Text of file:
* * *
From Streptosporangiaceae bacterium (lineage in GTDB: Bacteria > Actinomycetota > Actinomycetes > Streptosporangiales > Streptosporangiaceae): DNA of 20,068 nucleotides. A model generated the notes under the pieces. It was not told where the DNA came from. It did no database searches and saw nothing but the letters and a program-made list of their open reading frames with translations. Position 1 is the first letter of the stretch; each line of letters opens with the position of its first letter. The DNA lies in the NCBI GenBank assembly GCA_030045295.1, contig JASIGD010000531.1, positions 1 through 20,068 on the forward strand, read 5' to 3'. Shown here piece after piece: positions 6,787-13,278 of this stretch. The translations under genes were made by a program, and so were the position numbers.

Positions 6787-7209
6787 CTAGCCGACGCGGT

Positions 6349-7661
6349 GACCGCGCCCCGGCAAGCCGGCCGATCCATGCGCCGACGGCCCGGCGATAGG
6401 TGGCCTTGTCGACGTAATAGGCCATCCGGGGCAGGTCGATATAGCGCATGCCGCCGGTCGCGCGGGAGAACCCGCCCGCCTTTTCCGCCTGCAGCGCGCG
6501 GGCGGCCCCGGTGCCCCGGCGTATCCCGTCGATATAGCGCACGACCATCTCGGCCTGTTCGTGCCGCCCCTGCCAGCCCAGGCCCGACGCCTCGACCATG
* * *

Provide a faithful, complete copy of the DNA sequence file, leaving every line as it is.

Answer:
From Streptosporangiaceae bacterium (lineage in GTDB: Bacteria > Actinomycetota > Actinomycetes > Streptosporangiales > Streptosporangiaceae): DNA of 20,068 nucleotides. A model generated the notes under the pieces. It was not told where the DNA came from. It did no database searches and saw nothing but the letters and a program-made list of their open reading frames with translations. Position 1 is the first letter of the stretch; each line of letters opens with the position of its first letter. The DNA lies in the NCBI GenBank assembly GCA_030045295.1, contig JASIGD010000531.1, positions 1 through 20,068 on the forward strand, read 5' to 3'. Shown here piece after piece: positions 6,787-13,278 of this stretch. The translations under genes were made by a program, and so were the position numbers.

Positions 6787-7209
6787 CTAGCCGACGCGGT

Positions 6349-7661
6349 GACCGCGCCCCGGCAAGCCGGCCGATCCATGCGCCGACGGCCCGGCGATAGG
6401 TGGCCTTGTCGACGTAATAGGCCATCCGGGGCAGGTCGATATAGCGCATGCCGCCGGTCGCGCGGGAGAACCCGCCCGCCTTTTCCGCCTGCAGCGCGCG
6501 GGCGGCCCCGGTGCCCCGGCGTATCCCGTCGATATAGCGCACGACCATCTCGGCCTGTTCGTGCCGCCCCTGCCAGCCCAGGCCCGACGCCTCGACCATG